A man has been charged with mail fraud and mail theft, following a scam in which the address of UPS' Atlanta headquarters was changed to that of his own Chicago apartment.
Court documents seen by NPR allege that the scam saw such items as American Express cards - in the name of UPS' chief executive - being delivered to Dushaun Henderson-Spruce's small apartment in Rogers Park, Chicago.
The neighbours must've thought he was extremely popular because, unbelievably, the 24-year-old was reportedly receiving so much post that it jammed his letterbox to the point where nothing else could fit in, according to the Chicago Tribune.
Credit: Evanston Police
Mail carriers had to start leaving letters, some of which were addressed to CEOs and board-members of UPS, at Henderson-Spruce's local postal office.
Henderson-Spruce does have a minor connection to UPS, with his Facebook claiming he had spent a brief period working for the posting company back in 2012, as an 'unloader and loader' of packages at one of the company's facilities in Hodgkins, Illinois.
Henderson-Spruce is currently being held in custody and is scheduled to have a hearing next week.
The ploy started when a US Postal Service change-of-address was submitted on 26 October, according to an affidavit submitted to the court. It requested that UPS' official address should be amended from its Atlanta base, to Henderson-Spruce's North Ashland Avenue apartment.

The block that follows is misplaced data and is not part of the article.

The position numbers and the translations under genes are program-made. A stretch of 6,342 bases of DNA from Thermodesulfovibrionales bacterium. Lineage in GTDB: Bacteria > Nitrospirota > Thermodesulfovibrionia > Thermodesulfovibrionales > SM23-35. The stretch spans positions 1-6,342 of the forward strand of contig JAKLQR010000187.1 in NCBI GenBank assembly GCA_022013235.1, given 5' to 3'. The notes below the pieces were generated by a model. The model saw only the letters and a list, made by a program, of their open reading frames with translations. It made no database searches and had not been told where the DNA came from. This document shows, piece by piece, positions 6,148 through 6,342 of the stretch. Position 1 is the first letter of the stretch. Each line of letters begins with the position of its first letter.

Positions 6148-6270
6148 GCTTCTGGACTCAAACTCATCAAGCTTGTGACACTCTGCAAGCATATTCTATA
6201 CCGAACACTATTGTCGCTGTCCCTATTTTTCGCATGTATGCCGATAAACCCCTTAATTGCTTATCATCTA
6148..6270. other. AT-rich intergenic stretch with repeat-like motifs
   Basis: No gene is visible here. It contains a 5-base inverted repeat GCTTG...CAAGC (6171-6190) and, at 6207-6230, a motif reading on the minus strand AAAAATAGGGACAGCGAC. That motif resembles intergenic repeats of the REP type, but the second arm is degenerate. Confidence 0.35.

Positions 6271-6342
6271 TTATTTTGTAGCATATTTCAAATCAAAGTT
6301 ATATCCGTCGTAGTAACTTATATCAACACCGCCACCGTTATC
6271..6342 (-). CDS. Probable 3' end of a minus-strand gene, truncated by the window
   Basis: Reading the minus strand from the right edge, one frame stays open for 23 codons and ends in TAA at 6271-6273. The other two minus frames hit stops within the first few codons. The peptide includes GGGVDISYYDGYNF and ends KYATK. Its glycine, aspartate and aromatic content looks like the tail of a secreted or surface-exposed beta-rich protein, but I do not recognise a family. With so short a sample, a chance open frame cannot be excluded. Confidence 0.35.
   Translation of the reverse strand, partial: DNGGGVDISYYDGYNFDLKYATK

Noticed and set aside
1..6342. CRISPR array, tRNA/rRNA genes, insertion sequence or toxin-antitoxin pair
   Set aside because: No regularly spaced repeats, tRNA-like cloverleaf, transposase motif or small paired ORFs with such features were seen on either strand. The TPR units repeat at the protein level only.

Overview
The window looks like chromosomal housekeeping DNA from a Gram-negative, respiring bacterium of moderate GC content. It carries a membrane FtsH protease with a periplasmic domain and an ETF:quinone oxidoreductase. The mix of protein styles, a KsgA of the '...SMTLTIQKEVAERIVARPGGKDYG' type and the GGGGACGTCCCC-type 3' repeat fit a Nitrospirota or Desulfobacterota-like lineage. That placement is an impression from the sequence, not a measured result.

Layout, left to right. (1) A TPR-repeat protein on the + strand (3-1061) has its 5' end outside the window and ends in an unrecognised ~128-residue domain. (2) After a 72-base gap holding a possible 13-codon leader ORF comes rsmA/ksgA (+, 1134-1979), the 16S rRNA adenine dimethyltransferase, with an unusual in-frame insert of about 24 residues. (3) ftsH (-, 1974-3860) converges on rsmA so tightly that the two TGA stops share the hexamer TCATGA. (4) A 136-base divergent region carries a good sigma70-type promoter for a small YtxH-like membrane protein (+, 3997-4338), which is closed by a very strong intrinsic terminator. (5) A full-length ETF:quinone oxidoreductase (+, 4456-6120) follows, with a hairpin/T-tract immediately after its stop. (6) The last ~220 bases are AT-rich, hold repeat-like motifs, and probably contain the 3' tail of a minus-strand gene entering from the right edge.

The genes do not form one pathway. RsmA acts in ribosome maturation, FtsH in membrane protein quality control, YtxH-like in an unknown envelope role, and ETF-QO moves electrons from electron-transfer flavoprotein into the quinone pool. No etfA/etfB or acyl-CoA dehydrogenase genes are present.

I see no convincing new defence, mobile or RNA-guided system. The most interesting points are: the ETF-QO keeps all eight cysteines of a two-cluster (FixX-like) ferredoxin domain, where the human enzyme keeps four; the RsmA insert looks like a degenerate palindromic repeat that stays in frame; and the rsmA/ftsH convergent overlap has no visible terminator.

The Tribune reports that he did not identify himself on the form, and while his initials were stamped on the signature line of the change-of-address form, these were subsequently scratched out and replaced with 'UPS'.
A security coordinator working for UPS discovered the change on 16 January, three months after the scam started.
A week after, inspectors went to Henderson-Spruce's apartment and were shocked to discover 'several thousand' letters of correspondence addressed to UPS and executives.
Some of the mail included highly-sensitive documentation, such as corporate cards, family letters and cheques.
In fact, according to the charges, fraud investigation company Fifth Third Bank found that ten cheques addressed to UPS were deposited to a personal account in Henderson-Spruce'sname, amounting to over $58,000 (£42,770).
The charged man had previously told police that the whole incident was a mix-up, and that someone had likely stolen his identity. He has no prior felony convictions, although according to the Tribune, records show him being arrested twice in a matter of days for minor drug charges and allegations of bank fraud - a year before his alleged involvement in the UPS scam.
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